LONDON (Dec. 31)
French authorities are preventing an oil painting by Impressionist Claude Monet from moving to a London exhibition because it is believed to have been looted by the Nazis.
Currently on loan to the Boston Museum of Fine Arts, “Waterlilies” has been claimed by the descendants of Paul Rosenberg, a prominent Jewish art collector in prewar Paris.
The 1904 painting has an estimated value of some $10 million.
“Waterlilies” was identified as a looted work in July by specialists at the Art Loss Register, a London-based international database of stolen art, after the widow of Rosenberg’s son recorded it among a total of 58 works believed to have been looted from Rosenberg during World War Two.
In August, “Waterlilies” was traced to an art museum in the northern French city of Caen.
It is now believed that the work was looted specifically for the personal collection of Nazi foreign minister Joachim von Ribbentrop and was among 40,000 plundered pictures “of French origin” that were returned to the Allies after the war.
The legitimate owners of 2,085 of those works could not be traced and the paintings were then distributed to the Louvre in Paris and various provincial museums, with the acknowledgment that they had been “recovered” after the war.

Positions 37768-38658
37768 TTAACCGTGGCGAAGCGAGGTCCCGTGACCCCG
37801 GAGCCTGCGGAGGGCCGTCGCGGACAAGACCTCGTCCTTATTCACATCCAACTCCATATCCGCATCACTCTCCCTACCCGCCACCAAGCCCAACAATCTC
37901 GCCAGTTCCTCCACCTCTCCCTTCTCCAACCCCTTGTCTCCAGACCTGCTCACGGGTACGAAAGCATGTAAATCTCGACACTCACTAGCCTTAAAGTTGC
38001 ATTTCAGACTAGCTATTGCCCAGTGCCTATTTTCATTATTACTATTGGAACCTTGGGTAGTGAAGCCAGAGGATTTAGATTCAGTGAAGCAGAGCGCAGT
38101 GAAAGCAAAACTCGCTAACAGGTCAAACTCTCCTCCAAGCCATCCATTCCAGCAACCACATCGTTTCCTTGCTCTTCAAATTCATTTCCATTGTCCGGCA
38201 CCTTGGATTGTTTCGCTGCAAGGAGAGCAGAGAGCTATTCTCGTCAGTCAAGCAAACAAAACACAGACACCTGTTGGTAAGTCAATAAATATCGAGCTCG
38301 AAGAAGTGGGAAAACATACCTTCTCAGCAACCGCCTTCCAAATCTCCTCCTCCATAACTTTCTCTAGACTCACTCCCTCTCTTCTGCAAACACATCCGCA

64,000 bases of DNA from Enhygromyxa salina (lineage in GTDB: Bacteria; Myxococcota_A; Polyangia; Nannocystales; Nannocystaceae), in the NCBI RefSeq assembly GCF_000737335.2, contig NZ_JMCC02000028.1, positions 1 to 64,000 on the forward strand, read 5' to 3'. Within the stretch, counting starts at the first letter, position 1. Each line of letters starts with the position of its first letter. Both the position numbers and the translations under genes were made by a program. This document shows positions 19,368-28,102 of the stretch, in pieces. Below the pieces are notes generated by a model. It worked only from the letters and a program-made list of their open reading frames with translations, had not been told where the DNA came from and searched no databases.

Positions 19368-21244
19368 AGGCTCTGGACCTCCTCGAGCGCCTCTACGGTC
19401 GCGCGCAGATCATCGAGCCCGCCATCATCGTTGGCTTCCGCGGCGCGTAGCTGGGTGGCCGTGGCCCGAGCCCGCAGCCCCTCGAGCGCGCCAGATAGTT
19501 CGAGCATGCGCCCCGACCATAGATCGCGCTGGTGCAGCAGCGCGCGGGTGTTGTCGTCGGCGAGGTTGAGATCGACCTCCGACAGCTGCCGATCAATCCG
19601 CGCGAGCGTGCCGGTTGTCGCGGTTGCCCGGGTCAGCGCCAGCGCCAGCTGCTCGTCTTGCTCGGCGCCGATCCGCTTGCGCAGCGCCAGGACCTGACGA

Rosenberg, who died in 1959, is known to have had five Monets looted by the Nazis in September 1941.
“Waterlilies,” one of 80 works that comprise the exhibition “Monet in the 20th Century,” has been seen by more than 550,000 visitors to the Boston museum in recent weeks and was scheduled to be transferred to the Royal Academy of Art in London for the opening on January 23.
French authorities will now return the work to the Caen museum, where it will remain until a final decision is made on its ownership.
French officials are said to be worried that a loophole in the British legal system could allow a disputed painting to be sent to a third country if a claim were made while the work was in London.
“Waterlilies” has been included in foreign exhibitions several times over the past 20 years, including a 1995 exhibition in Chicago.